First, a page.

Global warming will make life for mammals and birds in the polar seas difficult by harvesting fish that are slow, stupid and easy to catch in icy water, scientists said on Thursday.
Seals, whales, penguins, and other warm bodies have polar seas partly because their constant internal temperatures allow them to descend quickly and remain more vigilant than cold-blooded prey, they write in the journal Science.
But rising temperatures in the Arctic Ocean and the seas around Antarctica slowly revive fish, from small mothers to big sharks whose bodies and brains slowly move into cold waters.
"Generally, warm predators are preferred when the prey is slow, stupid and cold," wrote the scientists led by John Grady of Michigan State University.
"Being faster than your prey or your enemies … is an important asset to surviving and getting food," Grady told Reuters by emailing the results of scientists in the United States, Germany, Canada and England.
– Faster sharks are deadly sharks. The most vulnerable mammals and birds are fast-moving fish and need to worry about shark predators: it includes many penguins, owls and sea lions, "he writes.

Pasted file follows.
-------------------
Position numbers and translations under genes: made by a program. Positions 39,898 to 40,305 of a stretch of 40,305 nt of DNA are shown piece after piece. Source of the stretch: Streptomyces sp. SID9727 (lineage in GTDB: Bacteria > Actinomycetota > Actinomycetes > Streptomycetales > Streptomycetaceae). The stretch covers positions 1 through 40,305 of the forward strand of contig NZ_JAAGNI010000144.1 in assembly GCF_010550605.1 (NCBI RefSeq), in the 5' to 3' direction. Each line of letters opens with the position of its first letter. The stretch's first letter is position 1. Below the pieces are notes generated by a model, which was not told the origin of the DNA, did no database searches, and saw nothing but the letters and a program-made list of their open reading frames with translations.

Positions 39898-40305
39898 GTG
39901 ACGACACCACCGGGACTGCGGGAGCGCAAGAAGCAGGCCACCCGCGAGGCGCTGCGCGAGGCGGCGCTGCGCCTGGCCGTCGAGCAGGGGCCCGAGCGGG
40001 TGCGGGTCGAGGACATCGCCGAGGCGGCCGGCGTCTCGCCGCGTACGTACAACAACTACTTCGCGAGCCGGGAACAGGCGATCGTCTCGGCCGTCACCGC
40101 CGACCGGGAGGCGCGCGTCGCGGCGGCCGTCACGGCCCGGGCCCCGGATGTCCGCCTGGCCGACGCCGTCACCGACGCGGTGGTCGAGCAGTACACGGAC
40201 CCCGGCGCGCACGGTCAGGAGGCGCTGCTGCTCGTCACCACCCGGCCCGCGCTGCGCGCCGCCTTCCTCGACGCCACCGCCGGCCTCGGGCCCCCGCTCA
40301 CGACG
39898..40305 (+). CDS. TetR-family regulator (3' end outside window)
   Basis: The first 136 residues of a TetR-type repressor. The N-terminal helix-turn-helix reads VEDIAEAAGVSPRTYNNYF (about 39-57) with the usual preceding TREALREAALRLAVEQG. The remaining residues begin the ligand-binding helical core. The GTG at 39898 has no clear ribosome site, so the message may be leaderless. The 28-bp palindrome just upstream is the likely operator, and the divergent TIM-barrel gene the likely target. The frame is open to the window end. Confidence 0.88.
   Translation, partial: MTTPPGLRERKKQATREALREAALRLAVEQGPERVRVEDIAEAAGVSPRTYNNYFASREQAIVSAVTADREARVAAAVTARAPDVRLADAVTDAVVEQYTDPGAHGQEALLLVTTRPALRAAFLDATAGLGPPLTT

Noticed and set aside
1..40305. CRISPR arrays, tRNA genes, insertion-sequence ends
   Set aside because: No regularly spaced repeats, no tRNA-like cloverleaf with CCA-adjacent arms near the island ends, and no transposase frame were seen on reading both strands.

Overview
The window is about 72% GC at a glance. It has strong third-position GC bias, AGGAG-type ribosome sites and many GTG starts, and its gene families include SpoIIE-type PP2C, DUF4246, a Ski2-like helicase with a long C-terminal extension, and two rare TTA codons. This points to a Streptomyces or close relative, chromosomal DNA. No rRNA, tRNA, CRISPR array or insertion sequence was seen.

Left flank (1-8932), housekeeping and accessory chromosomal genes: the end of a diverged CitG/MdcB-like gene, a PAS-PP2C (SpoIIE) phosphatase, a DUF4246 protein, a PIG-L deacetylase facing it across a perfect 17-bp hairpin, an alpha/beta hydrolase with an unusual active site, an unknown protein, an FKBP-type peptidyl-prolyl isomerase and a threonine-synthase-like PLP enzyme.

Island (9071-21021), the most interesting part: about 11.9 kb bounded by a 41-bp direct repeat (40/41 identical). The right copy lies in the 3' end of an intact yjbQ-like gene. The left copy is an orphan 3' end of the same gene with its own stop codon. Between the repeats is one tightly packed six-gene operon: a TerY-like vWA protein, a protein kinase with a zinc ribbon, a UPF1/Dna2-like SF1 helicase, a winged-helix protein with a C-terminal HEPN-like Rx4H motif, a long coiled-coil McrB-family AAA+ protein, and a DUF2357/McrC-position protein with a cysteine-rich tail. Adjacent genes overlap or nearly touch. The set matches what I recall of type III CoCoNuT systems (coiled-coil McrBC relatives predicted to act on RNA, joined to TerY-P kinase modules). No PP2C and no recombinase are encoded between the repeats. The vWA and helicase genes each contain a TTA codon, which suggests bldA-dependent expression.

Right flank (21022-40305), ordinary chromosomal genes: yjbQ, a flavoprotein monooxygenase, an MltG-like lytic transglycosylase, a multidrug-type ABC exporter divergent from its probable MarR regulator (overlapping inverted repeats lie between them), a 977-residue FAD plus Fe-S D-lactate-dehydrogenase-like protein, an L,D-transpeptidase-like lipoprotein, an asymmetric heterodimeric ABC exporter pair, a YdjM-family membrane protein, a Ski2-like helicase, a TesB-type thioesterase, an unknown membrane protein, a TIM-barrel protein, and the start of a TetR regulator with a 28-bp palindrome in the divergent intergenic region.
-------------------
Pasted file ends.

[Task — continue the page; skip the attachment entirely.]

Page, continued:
The great variety of marine mammals and seabirds in the polar regions is biologically strange, because the species are more diverse closer to the equator. The advantage of the warm body in the icy waters helps to explain the paradox.
Scientists have calculated that increasing degrees of sea surface temperature would lead to a 12% decrease in the abundance of marine mammals at each degree of Celsius (1.8 Fahrenheit).
Almost 200 governments have committed themselves in the Paris Climate Agreement for 2015 to limit the rise of temperatures to "well below" two degrees Celsius over pre-industrial times by removing fossil fuels. But governments are lagging behind and temperatures are expected to rise by 3C (5.4F) or by 2100, according to U.N.
The polar struggle for power between warmth and cold-blooded beings is one aspect of warming, which also causes many species of fish and other marine life to the poles or to the depths.
And scientists have discovered that in recent years thick layers of fat, a sign of health for Arctic mammals, have settled on seals of harps and whales. This may be a signal that they are losing their competition from cod when catching smaller fish.
"Codes have invaded some of the areas where harp seals and mink whales have been fed without competition," said Torre Hug, a Norwegian marine research scientist. He did not participate in the study on Thursday.
Posted in Daily Times, January 26father 2019,